A well dressed woman standing with her walker and oxygen tank that blend into the background of the image

It's a Question Of How I Look

People make assumptions based on what they think they see when they see me. It's always a question of how I look. Then when they say you don’t look sick or you look great, I wonder what that means. 

Are they thinking I am cured?

Do they think I am cured? Can it be that they are that misinformed about something that affects me, every minute of every day?

If I say I am having a great day or a great week and have been stable for the past month, what are they thinking? Does it mean that they think I am no longer sick?

I don’t want to be so narcissistic that I am only thinking of myself, but because my illness takes up every minute of every day and I have repeated my story hundreds of times, it is what I am now all about.

Not kidding about my illness

On the one hand, I want to look as good as I can so I put on my make-up, do my hair, and get dressed out of my pajamas for a change. Sometimes I even shave my legs. Not that anyone will see them, but it makes me feel better.

Then, when I do all that work, and someone comments on how good I look, I wonder if they think I have been kidding about my illness.

Everyone’s chronic illness is a bit different. Some are stuck between being too sick to work and not healthy enough to participate in normal daily life. Some have visible disabilities, and others are invisible.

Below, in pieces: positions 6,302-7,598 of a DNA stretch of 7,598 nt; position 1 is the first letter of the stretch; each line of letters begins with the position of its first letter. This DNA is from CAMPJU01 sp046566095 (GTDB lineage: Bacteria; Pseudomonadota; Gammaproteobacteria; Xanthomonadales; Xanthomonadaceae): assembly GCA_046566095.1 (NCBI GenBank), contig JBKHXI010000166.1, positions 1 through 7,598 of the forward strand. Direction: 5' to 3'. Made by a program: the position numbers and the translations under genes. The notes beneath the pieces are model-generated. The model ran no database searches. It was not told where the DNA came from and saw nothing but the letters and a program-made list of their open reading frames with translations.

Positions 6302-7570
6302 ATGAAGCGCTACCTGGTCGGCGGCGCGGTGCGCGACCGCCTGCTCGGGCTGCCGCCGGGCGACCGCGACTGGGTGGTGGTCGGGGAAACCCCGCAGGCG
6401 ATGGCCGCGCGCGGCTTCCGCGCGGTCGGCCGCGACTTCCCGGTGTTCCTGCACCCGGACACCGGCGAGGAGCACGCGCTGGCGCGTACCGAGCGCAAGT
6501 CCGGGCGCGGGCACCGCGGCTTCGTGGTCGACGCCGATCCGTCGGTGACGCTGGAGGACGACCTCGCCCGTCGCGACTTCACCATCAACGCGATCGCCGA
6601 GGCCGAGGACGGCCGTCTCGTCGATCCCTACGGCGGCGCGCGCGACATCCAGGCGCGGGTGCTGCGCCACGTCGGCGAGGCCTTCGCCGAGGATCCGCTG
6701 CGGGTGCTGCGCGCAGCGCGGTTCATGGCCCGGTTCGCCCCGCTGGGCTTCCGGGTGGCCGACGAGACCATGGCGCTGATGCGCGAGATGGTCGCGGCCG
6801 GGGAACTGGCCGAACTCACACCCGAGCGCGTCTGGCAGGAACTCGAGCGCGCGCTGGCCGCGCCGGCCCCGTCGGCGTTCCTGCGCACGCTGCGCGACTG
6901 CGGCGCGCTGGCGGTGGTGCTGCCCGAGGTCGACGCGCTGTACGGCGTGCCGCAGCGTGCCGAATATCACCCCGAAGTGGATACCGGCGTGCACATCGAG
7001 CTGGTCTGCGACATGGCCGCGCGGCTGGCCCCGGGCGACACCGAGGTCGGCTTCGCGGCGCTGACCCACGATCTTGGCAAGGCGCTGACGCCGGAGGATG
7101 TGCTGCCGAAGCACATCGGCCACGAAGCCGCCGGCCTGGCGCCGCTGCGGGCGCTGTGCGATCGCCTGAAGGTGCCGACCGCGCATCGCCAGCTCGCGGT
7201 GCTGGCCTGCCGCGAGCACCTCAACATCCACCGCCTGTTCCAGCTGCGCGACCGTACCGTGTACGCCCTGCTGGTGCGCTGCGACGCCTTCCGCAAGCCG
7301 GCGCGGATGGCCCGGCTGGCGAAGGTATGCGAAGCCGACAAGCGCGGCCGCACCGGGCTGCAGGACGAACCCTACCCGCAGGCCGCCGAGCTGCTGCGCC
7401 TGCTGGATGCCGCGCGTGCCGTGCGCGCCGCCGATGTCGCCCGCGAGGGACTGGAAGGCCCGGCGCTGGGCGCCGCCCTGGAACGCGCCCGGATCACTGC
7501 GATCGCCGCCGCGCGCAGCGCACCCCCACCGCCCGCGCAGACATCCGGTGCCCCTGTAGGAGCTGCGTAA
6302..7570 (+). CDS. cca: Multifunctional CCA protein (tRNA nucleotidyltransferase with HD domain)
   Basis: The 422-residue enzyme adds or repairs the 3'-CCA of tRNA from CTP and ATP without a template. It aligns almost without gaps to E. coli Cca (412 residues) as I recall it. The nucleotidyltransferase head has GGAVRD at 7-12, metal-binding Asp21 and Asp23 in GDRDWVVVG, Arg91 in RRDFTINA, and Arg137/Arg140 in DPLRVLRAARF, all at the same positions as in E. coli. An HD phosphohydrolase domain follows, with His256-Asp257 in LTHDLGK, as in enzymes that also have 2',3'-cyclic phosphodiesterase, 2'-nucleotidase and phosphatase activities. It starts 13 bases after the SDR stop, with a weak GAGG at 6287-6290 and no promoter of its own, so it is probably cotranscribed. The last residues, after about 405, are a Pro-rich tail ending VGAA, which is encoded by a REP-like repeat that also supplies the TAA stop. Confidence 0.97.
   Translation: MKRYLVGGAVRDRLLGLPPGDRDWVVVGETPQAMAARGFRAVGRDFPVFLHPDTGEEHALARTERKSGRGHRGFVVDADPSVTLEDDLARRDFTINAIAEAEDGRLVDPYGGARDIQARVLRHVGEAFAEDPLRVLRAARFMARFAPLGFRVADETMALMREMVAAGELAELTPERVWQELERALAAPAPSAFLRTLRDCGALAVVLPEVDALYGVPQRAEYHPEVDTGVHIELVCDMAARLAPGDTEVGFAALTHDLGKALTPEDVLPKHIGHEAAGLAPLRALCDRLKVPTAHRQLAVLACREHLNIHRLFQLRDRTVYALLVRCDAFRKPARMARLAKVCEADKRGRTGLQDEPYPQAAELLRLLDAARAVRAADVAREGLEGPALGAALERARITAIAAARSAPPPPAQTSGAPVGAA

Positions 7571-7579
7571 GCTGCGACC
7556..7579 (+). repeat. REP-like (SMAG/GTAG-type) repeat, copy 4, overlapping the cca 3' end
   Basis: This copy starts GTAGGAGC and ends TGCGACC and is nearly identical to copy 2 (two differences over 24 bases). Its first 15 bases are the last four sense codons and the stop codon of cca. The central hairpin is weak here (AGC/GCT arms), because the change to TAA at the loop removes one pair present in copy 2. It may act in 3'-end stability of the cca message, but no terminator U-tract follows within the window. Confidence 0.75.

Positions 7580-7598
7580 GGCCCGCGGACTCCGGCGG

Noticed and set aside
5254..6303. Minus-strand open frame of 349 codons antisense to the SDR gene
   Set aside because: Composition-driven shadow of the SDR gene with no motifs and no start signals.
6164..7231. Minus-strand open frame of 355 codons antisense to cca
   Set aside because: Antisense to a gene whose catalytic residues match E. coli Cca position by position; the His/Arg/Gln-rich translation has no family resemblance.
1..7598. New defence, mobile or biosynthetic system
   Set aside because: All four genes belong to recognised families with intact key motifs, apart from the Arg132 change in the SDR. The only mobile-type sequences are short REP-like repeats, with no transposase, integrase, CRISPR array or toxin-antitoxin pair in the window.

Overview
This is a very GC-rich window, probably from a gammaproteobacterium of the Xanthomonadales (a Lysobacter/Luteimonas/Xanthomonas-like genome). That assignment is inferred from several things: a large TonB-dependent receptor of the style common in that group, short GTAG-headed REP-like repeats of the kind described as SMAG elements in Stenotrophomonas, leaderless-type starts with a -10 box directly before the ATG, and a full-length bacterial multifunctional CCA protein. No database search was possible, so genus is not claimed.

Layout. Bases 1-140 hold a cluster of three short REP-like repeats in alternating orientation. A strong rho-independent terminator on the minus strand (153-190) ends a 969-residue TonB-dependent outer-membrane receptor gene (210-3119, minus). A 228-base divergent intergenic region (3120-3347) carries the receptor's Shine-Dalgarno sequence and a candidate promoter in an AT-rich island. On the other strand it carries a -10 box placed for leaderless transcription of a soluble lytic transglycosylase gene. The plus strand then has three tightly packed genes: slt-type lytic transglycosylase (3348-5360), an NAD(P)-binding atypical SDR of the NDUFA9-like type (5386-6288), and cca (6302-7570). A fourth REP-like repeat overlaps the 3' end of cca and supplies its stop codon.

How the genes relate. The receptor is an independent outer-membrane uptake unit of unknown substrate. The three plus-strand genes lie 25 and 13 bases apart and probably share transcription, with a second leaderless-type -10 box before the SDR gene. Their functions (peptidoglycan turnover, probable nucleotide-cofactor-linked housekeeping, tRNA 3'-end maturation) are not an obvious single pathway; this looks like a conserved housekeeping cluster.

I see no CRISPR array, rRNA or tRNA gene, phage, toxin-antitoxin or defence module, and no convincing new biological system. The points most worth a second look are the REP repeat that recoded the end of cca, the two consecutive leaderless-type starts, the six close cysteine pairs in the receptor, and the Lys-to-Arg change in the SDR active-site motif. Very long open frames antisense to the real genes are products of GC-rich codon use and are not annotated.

For the most part, my illness is invisible, except for when I am wearing my oxygen and dragging my tank and walker around with me.

I am not faking or pretending

Some people will simply ignore my illness and never inquire about it. Some get a little too personal. Others are simply interested but really don't care.

Knowing the difference is important and not pushing information on the people who have no interest in you or what ails you. Waiting for the questions and allowing them to be asked is the key opportunity to educate. 

Using every moment as an educational moment is a good first step. I do want people to understand how hard it is for me to pretend to be normal.

I want them to understand my illness and how and why it affects me as it does, but blending your old and new life can be tricky.

They don't care how you look

If they haven’t stayed in touch, they probably don’t care what is happening to you, and there is simply nothing to talk about. It is hard to find the conversation, and you are begging your body to behave. Those who are close to you and follow your story every day are your people.

These are the ones that can handle seeing you during good times and bad, mostly in pajamas, and accept it. They allow you to vent without judgment, offering a shoulder when needed.

They show up at the hospital whether they like it or not, rain or shine. These are our people, and they don't care how you look.

Editor’s Note: We are extremely saddened to say that on January 7th, 2024, Barbara Moore passed away. Barbara’s advocacy efforts and writing continue to reach many. She will be deeply missed.

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